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The Castle of Lida
|Address:||Lida, Grodno Region|
|Description:||The castle is an all-season tourist attraction: in the summertime the castle hosts knight tournaments, while in the winter the inner yard of the castle, which is 80 metres wide and 80 metres long, is converted into an ice skating rink.|
|Arcitectual style:||Roman , Gothic|
|Age of building / reconstruction:||XIV , XX|
The Castle of Lida — one of the gems of Belarus’ Grodno Region — draws thousands of tourists. The ancient citadel dominates the skyline of the present-day town of Lida.
The castle is an all-season tourist attraction: in the summertime the castle hosts knight tournaments, while in the winter the inner yard of the castle, which is 80 metres wide and 80 metres long, is converted into an ice skating rink.
Built on sand, the Castle of Lida was no sand castle: it survived through the centuries to become the town’s call card. The walls of the castle and the south-west tower dated back to the 1323-1328. The north-west tower, that used to be the king’s bedroom and the guest hall, emerged at the boundary of the 13th and 14th century.
Belarusian scientist estimated that it had taken around 23 thousand cubic metres of stone, some 1.5 million bricks, vast quantities of lime and sand to build the castle. It is stated in the chronicles that they spent 5-7 years building the citadel.
The castle withstood assaults by the knights of the Teutonic Order. The first such assault occurred in 1384. They returned in the winter of 1392 the bog around the castle walls got frozen over so one could safely walk on the ice. The knights would burn down the nearby wooden houses, looted the town and laid siege to the castle.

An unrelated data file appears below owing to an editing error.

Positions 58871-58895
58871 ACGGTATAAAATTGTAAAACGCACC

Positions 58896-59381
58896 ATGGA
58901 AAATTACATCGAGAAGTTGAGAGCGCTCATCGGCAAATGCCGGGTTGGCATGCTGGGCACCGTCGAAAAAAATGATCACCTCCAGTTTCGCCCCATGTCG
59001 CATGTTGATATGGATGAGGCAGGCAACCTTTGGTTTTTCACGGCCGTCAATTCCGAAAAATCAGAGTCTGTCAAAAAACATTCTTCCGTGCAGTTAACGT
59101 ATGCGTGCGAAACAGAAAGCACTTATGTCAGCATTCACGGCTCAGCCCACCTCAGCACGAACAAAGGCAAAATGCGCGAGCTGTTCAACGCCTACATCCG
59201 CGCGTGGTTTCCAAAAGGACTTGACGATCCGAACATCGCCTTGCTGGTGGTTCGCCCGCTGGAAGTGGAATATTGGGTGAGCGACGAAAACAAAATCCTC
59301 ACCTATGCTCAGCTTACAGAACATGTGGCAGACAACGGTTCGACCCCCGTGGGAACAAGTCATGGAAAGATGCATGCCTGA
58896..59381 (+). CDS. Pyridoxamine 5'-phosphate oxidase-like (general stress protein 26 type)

Tokhtamysh, a descendant of Genghis Khan’s eldest grandson, Orda Khan, used to live in a jurt near the Lida castle. He was the last khan of the White Horde, who unified the White Horde and Blue Horde subdivisions of the Golden Horde into a single state. In the land of Belarus the exiled khan had been hiding from Tamerlane, against whom he had dared to revolt.
In its time the Castle of Lida was rebuilt and refurbished several times to become one of the most powerful citadels in the Great Duchy of Lithuania.
King Jagiello would stay twice at the castle to sign official documents relating to the process of baptizing Lithuania. In 1422 the castle witnessed a lavish wedding feat in honour of the elderly Jagiello’s wedding with the 16-year-old Sofia of Golshany — the man’s fourth wife.
Since then the castle had seen numerous assaults and sieges. In 1506 squadrons of the Crimean Tartars would step up to the walls of the castle but never endevoured to attack the citadel. In turn, the Russians and the Swedes contributed to turning the castle into a pile of ruins.
The final destruction of the castle occurred in the summer of 1794: the castle ruins saw a battle between the Russian troops and Tadeusz Kościuszko’s rebels.
The wars of the 20th century left the castle ruins intact. On January 22 1940 the Castle of Lida was awarded the status of an archeological monument. In 1953 the place was taken under state protection.
Tours and excursions:
Other objects from the section «Castles and fortresses»